Do-it-yourself: How to remove soap scum
Q. I have a fiberglass shower wall and tub that have accumulated a lot of hard-water stains, soap scum and dirt. I have tried all kinds of products, and they just don't clean it. Can you help? ¿ C. Davis
A. Fiberglass surfaces are rather easy to keep clean once you get them that way, but removing existing crud could take a lot of scrubbing.
Don't use abrasive cleaners; they can dull or scratch the surface. One product worth trying is Mr. Clean Magic Eraser Bath Cleaner. This is an oversize version of the regular Mr. Clean Eraser. You will probably need several to remove a lot of accumulated grime.
Another product sometimes recommended is ordinary baking soda. Put a generous amount of baking soda on a soft, white cloth, moisten it and scrub.
Some hard-water stains can be removed by scrubbing with full-strength white vinegar. For tough stains, make a paste of vinegar and baking soda and scrub with that.
Once you get the fiberglass clean, here is how to keep it that way: After every shower or use of the tub, use a squeegee to wipe water from the flat surfaces. Then use your towel to wipe down the walls and tub, leaving them as dry as possible. The wipe-down takes only a minute or so, and it pays off by not giving the hard and soapy water a chance to form stains.
Q. I just moved into a building where the previous occupants must have played indoor baseball. There are several holes in the drywall about the size of a baseball. Is there a fast, easy way to patch these holes? ¿ G. Arnold
A. Holes in drywall aren't difficult to patch, but the job is seldom fast and easy. It is usually necessary to repaint the entire wall after patching.
As for the holes, which are often caused by the bumping of doorknobs or the corners of furniture, there are at least a dozen ways to patch them. Many do-it-yourselfers prefer to use a repair kit, sold at many home centers and on the Internet. Kits generally contain all or most of the materials needed to make the patch. Look for a kit that includes drywall joint compound, which is needed to smooth over the patch.
If you have several holes and don't want to use kits, you can buy the materials separately. Buy "setting type" joint compound, which comes in bags and lets you mix only as much as needed for the job at hand.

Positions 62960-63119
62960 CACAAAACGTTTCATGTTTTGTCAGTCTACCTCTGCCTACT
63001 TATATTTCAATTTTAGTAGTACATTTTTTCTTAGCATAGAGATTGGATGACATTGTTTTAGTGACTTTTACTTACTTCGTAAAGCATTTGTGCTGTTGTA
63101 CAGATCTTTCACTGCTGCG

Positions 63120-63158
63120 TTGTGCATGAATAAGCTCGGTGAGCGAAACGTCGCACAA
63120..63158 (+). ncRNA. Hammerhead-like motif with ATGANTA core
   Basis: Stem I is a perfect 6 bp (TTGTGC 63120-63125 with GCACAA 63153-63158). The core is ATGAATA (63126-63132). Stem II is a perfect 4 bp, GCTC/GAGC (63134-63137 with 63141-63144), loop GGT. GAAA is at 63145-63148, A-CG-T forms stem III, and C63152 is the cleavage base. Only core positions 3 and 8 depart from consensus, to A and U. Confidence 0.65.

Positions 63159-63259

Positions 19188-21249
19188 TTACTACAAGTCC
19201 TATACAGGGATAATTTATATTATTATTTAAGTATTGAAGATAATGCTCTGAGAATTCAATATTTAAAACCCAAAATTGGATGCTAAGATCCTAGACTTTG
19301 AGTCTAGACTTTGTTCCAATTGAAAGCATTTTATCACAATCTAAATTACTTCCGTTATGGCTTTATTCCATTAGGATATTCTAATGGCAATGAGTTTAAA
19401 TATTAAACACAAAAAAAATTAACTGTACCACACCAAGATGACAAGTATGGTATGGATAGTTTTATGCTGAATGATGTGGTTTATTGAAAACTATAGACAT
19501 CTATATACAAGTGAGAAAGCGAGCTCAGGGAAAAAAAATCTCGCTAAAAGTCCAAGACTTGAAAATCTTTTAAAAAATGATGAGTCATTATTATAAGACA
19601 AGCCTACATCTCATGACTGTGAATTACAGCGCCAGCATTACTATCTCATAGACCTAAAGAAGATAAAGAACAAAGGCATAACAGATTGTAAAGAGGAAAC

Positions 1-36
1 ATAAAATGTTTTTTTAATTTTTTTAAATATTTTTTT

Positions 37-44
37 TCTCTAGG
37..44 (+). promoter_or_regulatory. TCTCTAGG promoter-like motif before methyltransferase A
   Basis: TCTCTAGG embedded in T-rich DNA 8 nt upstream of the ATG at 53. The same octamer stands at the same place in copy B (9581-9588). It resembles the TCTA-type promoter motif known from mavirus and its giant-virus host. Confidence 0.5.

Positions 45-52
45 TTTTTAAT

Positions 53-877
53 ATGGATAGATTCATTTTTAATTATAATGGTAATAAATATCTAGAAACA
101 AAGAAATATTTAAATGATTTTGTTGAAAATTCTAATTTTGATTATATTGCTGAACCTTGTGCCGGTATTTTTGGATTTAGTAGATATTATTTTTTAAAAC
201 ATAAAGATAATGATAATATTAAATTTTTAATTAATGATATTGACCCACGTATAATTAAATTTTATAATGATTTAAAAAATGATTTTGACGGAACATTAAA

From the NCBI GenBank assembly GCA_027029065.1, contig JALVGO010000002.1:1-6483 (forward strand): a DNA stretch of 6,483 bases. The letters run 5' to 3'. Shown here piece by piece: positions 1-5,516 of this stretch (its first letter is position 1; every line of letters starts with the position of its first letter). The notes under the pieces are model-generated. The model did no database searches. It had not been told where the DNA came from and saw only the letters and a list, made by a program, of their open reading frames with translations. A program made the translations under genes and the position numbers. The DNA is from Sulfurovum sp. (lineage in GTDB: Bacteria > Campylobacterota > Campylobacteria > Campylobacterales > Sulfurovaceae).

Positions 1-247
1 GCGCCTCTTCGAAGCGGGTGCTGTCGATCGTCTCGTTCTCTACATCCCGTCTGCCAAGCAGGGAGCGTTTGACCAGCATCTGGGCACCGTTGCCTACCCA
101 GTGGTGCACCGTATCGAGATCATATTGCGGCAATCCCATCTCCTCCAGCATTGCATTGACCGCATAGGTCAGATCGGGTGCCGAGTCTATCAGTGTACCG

The following is my favorite method for patching drywall holes: Make a square pattern from cardboard that covers just the hole and draw an outline of the pattern around the hole. Neatly cut the edges of the drywall around the hole to match the pattern lines, using a sharp utility knife or a fine-toothed keyhole saw. Next, cut a piece of drywall that is about one inch larger on all sides than the pattern; this will be the patch.
Place the cardboard pattern on the back of the patch and draw its outline so that there is a margin on all sides. Cut out only the back of the patch, along the pattern lines, so that the front paper covering is left in place to form four thin flanges.
Test-fit the patch in the hole, then butter the back of the flanges and the edges of the patch with joint compound and press it in place with a six-inch-wide drywall joint knife. The paper flanges should hold the patch in place.
When the compound dries, smooth over the flanges of the patch with more joint compound; three coats are usually needed. Let each coat set up for several minutes, then carefully smooth it with a damp sponge and let it dry. This will reduce the need for sanding. When the patch is smooth and all the compound is dry, prime the patch and repaint the wall.
QUICK TIP: Reader Les Hamilton suggests trying an oscillating multi-tool for power removal of old tile grout. These small, hand-held power tools, sold under a variety of brand names that often include the word "multi," have a very rapid reciprocating action. They can be fitted with a variety of small blades that perform tasks such as sanding, sawing and scraping. Hamilton says his MultiMax tool kit, made by Dremel, includes a blade for grout removal. Dremel MultiMax kits sell for about $100.
If grout removal is one of the main reasons for buying a multi-tool, I recommend checking first to make sure a grout-removal blade is included or is available as an extra accessory. Multi-tools are excellent for working in tight places and are available in corded and battery-powered versions.
Questions and comments should be e-mailed to Gene Austin at firstname.lastname@example.org. Send regular mail for Gene Austin to 1730 Blue Bell Pike, Blue Bell, Pa. 19422.